The media and fan appeal of the race has a great economic meaning for the Tour de France locations. To find accommodation, it is often a good idea to start the booking process now (this fall) to secure a good location for next year’s race (as soon as the route for the race is known). That initiative helps YOU in your pursuit for the best deals. As mentioned in the beginning of the post, this aspect is a positive economic influencer on cities and regions but ‘third party actors’ are always to be found around large sporting events, i.e. due to the fact that organizations from other business areas than cycling may benefit from doing business in relation to Tour de France (e.g. specialized traveling companies, organizers of recreational cycling trips, merchandise producers, security suppliers etc.). Although a city may have to invest highly in achieving the privilege to arrange the start or end of one of the Tour de France stages, the investment often pays off measured purely on the ‘realized PR-value’. Thousands of visitors will travel to the city and then if you add accommodation, restaurants and shops to the equation, the investment makes perfect sense. However, rights holders and assessors of the event must consider aspects like opportunity costs, long-term legacy effects and balancing evaluations done ‘ex ante’, during and ‘ex post’ of the event.
Watching Tour de France, I have always been very fascinated by the athletic performances when the riders hit the mountains. Additionally, it is captivating from a fan perspective to see the amount of tourists attracted by these stages. Fans are so close to the race and for small romantic and mountainous villages the publicity from the race goes beyond what would be feasible to pay if the village had to pay for that in connection to ordinary advertising prices. Then, you may attach the long-term effect, which is derived from the amount of people, who are exposed to the beauty of the region. The regions, citys or villages of Tour de France receive much appreciated recognition, especially if you consider that the large investments are mainly associated with the ‘start and finish locations’ and not those locations, which the caravan passes on its way from A to B. So it is not an exaggerated statement to say that French regions, citys and villages may benefit from Tour de France even in periods when the race is not passing through. The fact that some cycling fans arrive at a stage location a week or several days before a specific stage of the race confidently leads to additional revenues for the regions, citys or villages of the race because with a longer stay cycling fans will have a higher probability of being caught in a process where their interactions result in increased loyalty to come back. Finally, cycling as a recreational actitivity has become rather popular in various regions of the world and as we have seen in golf people may come back to follow in the footsteps of their professional heroes. In golf, you have the opportunity to play the same courses and in cycling to ride the same roads as the professionals. In football/soccer, it is tough to go to Barcelona and to claim a chance to play on the pitch of Camp Nou unless you are a professional.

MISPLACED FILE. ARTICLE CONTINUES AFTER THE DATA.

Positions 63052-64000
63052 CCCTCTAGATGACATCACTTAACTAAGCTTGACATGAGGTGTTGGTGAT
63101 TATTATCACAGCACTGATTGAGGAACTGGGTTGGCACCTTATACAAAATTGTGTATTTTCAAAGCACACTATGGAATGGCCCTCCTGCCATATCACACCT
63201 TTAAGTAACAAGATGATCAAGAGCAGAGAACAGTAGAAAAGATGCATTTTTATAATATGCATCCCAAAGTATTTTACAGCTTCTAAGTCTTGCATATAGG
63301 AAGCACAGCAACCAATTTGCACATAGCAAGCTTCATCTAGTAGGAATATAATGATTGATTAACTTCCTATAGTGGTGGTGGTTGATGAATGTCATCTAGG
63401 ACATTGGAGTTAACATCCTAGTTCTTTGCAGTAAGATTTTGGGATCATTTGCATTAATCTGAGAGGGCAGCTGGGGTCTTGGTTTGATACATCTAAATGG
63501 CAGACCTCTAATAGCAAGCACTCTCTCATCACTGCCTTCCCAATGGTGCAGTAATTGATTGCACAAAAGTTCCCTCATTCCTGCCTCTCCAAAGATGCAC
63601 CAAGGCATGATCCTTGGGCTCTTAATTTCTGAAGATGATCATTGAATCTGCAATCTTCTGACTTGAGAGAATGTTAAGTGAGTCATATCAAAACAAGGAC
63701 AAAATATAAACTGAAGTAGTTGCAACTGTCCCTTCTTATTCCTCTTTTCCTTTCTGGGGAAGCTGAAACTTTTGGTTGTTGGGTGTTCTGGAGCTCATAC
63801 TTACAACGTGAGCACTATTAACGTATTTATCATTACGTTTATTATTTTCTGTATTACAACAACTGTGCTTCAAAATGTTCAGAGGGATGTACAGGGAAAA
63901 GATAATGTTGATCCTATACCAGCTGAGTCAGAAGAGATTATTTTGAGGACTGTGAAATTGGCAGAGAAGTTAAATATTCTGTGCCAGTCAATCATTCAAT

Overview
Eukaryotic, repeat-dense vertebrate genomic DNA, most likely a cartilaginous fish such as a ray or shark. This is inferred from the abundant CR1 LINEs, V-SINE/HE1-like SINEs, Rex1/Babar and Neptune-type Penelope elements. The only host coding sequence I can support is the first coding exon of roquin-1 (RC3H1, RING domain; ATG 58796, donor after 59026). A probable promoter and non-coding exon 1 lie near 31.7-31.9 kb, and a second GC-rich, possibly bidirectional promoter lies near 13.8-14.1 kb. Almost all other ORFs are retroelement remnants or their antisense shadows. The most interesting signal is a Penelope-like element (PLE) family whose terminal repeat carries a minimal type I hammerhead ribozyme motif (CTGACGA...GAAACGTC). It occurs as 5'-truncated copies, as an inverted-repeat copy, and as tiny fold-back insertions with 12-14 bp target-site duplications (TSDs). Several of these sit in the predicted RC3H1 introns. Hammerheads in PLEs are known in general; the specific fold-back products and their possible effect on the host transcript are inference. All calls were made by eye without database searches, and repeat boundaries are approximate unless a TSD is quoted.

Check these videos to learn more about the business of professional cycling:
Read about social media and Tour de France:
From Mojave (click the link)….